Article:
Start up health Evvy offers diagnostic testing for vaginal infections. Now they are launching a full-service platform for vaginal health care. This means users can find out not only what’s going on, but also how to treat it – all in one place.
“Vaginal discomfort is misdiagnosed in 77% of cases due to a lack of research, so it’s no surprise that women have been silently suffering from chronic and recurrent vaginal symptoms for years,” says founder Priyanka Jain, co-founder of Evvy.
“The status quo of vaginal health care is simply unacceptable for conditions that are so common and have such a significant impact on our quality of life and health outcomes,” adds Laine Bruzek, who went through an ordeal herself and was misdiagnosed for months before she started Evvy with Jain. “We knew we could use Evvy’s unique data platform and scientific advisory board to develop a new standard of care – so that’s exactly what we did. Our new vaginal healthcare platform is the first and only place to receive comprehensive home testing; precise, integrative treatments; and evidence-based education and support – all from the comfort of your home.
Two years ago, Jain and Bruzek launched Evvy to give women an analysis of their vaginal microbiome. Although the test involved a brief consultation, Evvy was unable to prescribe any medication; just suggest over-the-counter products that might help.
Now each user will not just do the vaginal swab, but follow it up with a telehealth appointment, which may include a prescription. More precisely, each user receives personalized care, Jain emphasizes, and an integrated approach. “Evvy’s treatment programs include both prescription medications and research-backed supplements to ensure we’re not just fighting the disruptive microbes, but regrowing the protective microbes that help prevent future infections,” she says.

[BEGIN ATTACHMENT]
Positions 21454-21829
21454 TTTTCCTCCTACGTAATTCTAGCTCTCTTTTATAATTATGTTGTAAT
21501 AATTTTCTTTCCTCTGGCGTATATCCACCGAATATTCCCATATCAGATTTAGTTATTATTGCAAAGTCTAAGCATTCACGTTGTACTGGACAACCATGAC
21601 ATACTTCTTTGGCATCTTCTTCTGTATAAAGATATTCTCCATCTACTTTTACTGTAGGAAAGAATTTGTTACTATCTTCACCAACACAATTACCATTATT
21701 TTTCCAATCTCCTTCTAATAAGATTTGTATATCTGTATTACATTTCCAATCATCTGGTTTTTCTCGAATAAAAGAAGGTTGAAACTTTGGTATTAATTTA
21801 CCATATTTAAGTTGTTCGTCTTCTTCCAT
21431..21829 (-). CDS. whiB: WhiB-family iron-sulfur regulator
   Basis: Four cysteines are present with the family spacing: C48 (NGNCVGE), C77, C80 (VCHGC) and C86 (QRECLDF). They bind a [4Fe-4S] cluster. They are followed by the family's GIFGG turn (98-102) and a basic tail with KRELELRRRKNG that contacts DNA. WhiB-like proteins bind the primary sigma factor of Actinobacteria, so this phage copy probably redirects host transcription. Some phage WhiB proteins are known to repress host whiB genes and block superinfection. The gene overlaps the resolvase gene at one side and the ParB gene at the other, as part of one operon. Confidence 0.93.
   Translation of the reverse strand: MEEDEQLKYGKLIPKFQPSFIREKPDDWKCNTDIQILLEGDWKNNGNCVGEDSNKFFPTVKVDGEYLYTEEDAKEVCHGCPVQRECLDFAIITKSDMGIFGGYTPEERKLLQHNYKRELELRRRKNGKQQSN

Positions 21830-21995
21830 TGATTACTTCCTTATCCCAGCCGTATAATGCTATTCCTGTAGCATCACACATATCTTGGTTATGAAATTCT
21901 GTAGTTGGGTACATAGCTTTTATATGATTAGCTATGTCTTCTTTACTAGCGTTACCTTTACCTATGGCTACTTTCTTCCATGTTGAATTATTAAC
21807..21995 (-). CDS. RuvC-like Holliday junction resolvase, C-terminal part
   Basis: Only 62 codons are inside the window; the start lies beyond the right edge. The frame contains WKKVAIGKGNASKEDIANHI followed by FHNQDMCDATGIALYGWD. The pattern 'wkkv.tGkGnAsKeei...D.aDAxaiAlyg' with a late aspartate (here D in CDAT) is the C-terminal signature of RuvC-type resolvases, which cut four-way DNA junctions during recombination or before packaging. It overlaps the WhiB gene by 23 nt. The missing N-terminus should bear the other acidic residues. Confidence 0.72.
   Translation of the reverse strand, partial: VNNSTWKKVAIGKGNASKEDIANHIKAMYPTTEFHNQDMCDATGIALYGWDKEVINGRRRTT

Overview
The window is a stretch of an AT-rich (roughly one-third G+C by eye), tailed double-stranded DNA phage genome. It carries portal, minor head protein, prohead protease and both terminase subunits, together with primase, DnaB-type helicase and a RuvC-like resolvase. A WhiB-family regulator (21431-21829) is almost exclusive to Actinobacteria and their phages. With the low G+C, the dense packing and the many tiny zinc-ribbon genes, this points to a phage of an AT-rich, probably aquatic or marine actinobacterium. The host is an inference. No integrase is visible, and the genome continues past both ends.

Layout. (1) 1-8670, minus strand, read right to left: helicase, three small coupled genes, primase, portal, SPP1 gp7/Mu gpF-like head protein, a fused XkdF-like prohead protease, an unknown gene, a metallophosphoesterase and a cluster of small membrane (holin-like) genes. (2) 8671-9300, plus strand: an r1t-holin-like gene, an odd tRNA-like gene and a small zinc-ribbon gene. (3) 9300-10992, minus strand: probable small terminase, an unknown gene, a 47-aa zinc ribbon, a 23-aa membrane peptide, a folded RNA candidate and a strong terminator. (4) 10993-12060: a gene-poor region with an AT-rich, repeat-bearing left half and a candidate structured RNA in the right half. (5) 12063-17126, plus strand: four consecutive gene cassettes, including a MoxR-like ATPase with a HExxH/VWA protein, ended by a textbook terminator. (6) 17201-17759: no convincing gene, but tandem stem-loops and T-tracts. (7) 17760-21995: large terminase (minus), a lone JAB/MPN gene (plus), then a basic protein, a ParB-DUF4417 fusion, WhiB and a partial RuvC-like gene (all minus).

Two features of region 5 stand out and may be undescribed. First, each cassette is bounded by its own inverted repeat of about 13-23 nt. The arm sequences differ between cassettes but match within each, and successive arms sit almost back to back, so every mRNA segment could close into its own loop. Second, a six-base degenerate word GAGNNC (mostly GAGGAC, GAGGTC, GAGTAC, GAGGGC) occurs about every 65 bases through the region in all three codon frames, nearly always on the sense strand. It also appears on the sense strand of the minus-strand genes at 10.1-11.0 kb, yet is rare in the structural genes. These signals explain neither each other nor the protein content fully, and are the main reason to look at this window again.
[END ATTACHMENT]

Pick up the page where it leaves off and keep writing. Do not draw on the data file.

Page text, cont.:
So many women are given antibiotics to fight yeast infections or bacterial vaginosis, the two most common problems plaguing a woman’s vaginal health. Still, those antibiotics can lead to later infections and affect the gut microbiome, neither of which is ideal. As a result, women with chronic infections return to the doctor’s office with one problem after another. Meanwhile, probiotics, vaginal suppositories, and other more holistic approaches can help in addition to proper treatment. Although some doctors have started recommending it, it is still not widely practiced.
That’s why Evvy hopes to break the cycle of endless doctor visits by offering personalized care and following up on telehealth chats until the user has hopefully addressed or solved her problem. Now the question who pays? While Jain and Bruzek are working to make the tests as affordable as possible because they want this to be a viable option for women, it’s not yet covered by insurance in any case.
“Evvy services are not covered by insurance these days, but they are offered with transparent up-front pricing that is often cheaper than it would cost most people to go to a doctor and get testing and integrative treatments in the current system,” says Jain.
Also, for some women, it may be covered by an HSA or FSA plan. Patients are requested to check with their individual plans whether Evvy meets the guidelines. All users can get an itemized receipt, as long as her kit is registered, by contacting Evvy’s care team and then submitting the claim.
But Jain and Bruzek hope their customers don’t have to rely on their system for too long; the idea is that the vaginal microbiome test will provide an accurate and more detailed diagnosis from the start, which means that the treatment will also be more effective.